Washington D.C., September 26, 2012 – The American Academy of Child and Adolescent Psychiatry (AACAP) is proud to announce its new Practice Parameter on issues related to and affecting gay, lesbian, bisexual, and gender variant youth.
Gay, lesbian, bisexual, and gender variant children and adolescents face unique developmental challenges and stressors that can influence their mental health and wellbeing. Social issues such as stigma, bullying, and discrimination, and personal factors like internalized prejudice and feelings of being different are just a few of the concerns that can affect gender and sexual minority youth. To help combat these problems and inform mental health professionals and those caring for children and adolescents about current best clinical practices, the new Practice Parameter provides practice principles and also discusses cultural competence, research needs, and ethics.
Author Dr. Stewart L. Adelson said of the Parameter, "Through this effort, AACAP has provided mental health clinicians with the latest tools to help children and adolescents who may be growing up gay, lesbian, bisexual, or transgender to avoid or overcome problems like depression, anxiety, suicidality, substance-abuse, or high-risk behavior, for which they are sometimes at risk as a result of problems like family rejection or bullying."
The article "Practice Parameter on Gay, Lesbian, or Bisexual Sexual Orientation, Gender Nonconformity, and Gender Discordance in Children and Adolescents" by Stewart L. Adelson and the AACAP Committee on Quality Issues (CQI) (http://dx.doi.org/10.1016/j.jaac.2012.07.004) appears in the Journal of the American Academy of Child and Adolescent Psychiatry, Volume 51, Issue 9 (September 2012), published by Elsevier.
Notes for editors
Full text of the article is available to credentialed journalists upon request; contact Mary Billingsley at +1 202 966 7300 x105 or email@example.com. Journalists wishing to interview the authors may contact Stewart Adelson at firstname.lastname@example.org.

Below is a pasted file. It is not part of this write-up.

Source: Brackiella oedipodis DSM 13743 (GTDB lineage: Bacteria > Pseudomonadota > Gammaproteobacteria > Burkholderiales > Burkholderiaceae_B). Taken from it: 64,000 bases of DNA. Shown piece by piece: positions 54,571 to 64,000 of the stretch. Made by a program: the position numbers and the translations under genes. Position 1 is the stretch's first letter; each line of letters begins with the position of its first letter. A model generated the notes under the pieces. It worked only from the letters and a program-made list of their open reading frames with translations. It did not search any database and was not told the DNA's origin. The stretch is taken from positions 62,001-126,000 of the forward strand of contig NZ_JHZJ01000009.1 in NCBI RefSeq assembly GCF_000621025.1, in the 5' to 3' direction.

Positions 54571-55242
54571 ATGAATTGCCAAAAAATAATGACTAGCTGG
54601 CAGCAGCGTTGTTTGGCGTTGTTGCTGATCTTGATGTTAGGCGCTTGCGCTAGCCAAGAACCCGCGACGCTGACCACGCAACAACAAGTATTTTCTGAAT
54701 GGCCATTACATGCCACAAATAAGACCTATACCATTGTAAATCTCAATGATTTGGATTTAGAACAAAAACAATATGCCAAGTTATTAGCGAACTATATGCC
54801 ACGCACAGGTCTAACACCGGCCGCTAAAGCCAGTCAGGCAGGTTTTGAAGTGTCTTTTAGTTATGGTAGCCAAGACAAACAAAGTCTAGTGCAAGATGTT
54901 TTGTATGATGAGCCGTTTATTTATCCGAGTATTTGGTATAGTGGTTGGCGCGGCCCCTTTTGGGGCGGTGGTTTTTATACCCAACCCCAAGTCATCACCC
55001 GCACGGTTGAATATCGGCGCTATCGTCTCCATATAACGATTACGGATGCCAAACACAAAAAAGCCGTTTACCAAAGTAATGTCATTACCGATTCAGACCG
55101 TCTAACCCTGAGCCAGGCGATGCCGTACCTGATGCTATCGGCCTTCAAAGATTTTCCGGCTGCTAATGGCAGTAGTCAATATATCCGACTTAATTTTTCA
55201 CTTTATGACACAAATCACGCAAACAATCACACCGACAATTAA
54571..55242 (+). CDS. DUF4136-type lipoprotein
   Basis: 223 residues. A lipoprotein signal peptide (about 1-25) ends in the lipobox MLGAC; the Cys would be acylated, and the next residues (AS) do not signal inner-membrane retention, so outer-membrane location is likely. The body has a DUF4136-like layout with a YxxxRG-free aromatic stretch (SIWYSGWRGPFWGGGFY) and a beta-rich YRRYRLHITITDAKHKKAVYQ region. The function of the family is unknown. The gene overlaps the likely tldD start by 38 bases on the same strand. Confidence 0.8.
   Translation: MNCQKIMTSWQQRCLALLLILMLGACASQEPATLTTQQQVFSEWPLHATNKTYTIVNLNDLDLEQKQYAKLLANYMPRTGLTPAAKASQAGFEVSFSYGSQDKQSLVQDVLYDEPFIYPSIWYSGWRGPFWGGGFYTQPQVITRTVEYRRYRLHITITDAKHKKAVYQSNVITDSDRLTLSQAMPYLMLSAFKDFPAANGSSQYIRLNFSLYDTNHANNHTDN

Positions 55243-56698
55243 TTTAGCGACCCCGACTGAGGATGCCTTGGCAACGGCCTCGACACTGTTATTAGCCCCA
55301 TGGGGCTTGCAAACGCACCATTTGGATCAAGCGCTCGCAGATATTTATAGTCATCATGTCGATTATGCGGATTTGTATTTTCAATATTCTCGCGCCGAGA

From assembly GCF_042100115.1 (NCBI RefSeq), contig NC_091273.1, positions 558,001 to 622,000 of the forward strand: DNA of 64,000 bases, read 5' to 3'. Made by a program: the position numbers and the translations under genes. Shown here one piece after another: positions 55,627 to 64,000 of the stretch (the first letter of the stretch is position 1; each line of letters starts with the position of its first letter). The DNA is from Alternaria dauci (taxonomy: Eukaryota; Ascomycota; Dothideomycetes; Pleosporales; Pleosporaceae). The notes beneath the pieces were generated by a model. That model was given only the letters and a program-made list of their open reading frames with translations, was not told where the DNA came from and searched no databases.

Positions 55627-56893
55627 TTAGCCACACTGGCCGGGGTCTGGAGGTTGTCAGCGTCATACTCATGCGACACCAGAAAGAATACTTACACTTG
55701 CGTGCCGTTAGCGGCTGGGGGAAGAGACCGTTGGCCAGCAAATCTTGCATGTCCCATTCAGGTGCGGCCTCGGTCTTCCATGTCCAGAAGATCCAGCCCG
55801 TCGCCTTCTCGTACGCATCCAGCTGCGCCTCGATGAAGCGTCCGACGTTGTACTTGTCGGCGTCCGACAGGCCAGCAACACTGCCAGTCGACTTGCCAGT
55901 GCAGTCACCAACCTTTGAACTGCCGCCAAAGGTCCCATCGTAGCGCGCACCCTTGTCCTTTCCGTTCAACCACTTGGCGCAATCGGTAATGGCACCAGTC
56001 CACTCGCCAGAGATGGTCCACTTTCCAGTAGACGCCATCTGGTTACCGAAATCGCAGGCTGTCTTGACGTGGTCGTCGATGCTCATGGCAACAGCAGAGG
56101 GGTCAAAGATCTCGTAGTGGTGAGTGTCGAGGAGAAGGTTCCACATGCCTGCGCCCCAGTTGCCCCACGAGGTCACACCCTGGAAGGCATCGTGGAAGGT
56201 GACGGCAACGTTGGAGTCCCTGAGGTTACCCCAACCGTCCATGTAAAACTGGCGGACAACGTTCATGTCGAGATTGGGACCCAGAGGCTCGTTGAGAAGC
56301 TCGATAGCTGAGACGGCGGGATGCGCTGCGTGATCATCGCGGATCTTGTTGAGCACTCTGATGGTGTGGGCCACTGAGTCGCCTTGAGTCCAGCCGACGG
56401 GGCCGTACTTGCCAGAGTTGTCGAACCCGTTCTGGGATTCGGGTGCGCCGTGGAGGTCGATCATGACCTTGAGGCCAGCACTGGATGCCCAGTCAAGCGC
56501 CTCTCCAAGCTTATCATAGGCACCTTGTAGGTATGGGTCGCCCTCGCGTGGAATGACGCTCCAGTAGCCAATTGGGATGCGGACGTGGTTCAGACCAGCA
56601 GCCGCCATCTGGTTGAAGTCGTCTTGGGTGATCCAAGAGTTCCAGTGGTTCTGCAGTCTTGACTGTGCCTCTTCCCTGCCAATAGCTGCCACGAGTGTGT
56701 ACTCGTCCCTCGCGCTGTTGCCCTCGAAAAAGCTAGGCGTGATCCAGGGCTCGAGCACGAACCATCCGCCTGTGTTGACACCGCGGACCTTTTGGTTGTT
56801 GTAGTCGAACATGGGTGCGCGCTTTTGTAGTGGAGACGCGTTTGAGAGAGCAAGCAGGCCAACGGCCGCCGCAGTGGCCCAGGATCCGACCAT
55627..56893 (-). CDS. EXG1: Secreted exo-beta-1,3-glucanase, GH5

All articles published in JAACAP are embargoed until 3PM ET of the day they are published as corrected proofs online. Articles cannot be publicized as accepted abstracts. Contents of the publication should not be released to or by the media or government agencies before this date.
American Academy of Child and Adolescent Psychiatry (AACAP)
Representing over 8,000 child and adolescent psychiatrists nationwide, the American Academy of Child and Adolescent Psychiatry (AACAP) is the leading national professional medical association dedicated to treating and improving the quality of life for children, adolescents, and families affected by mental, behavioral, and developmental disorders.
Journal of the American Academy of Child & Adolescent Psychiatry is the flagship journal of the American Academy of Child and Adolescent Psychiatry and is the leading journal focusing exclusively on today's psychiatric research and treatment of the child and adolescent. Published twelve times per year, each issue is committed to its mission of advancing the science of pediatric mental health and promoting the care of youth and their families.
JAACAP's goal is to advance the science of child and adolescent psychiatry by publishing original research and papers of theoretical, scientific, and clinical relevance to the field. JAACAP welcomes unpublished manuscripts whose primary focus is on the mental health of children, adolescents, and families. Submissions may come from diverse viewpoints including but not limited to: genetic, epidemiological, neurobiological, and psychopathological research; cognitive, behavioral, psychodynamic, and other psychotherapeutic investigations; parent-child, interpersonal, and family research; and, clinical and empirical research in inpatient, outpatient, consultation-liaison, and school-based settings. JAACAP also seeks to promote the well-being of children and families by publishing scholarly papers on such subjects as health policy, legislation, advocacy, culture and society, and service provision as they pertain to the mental health of children and families.
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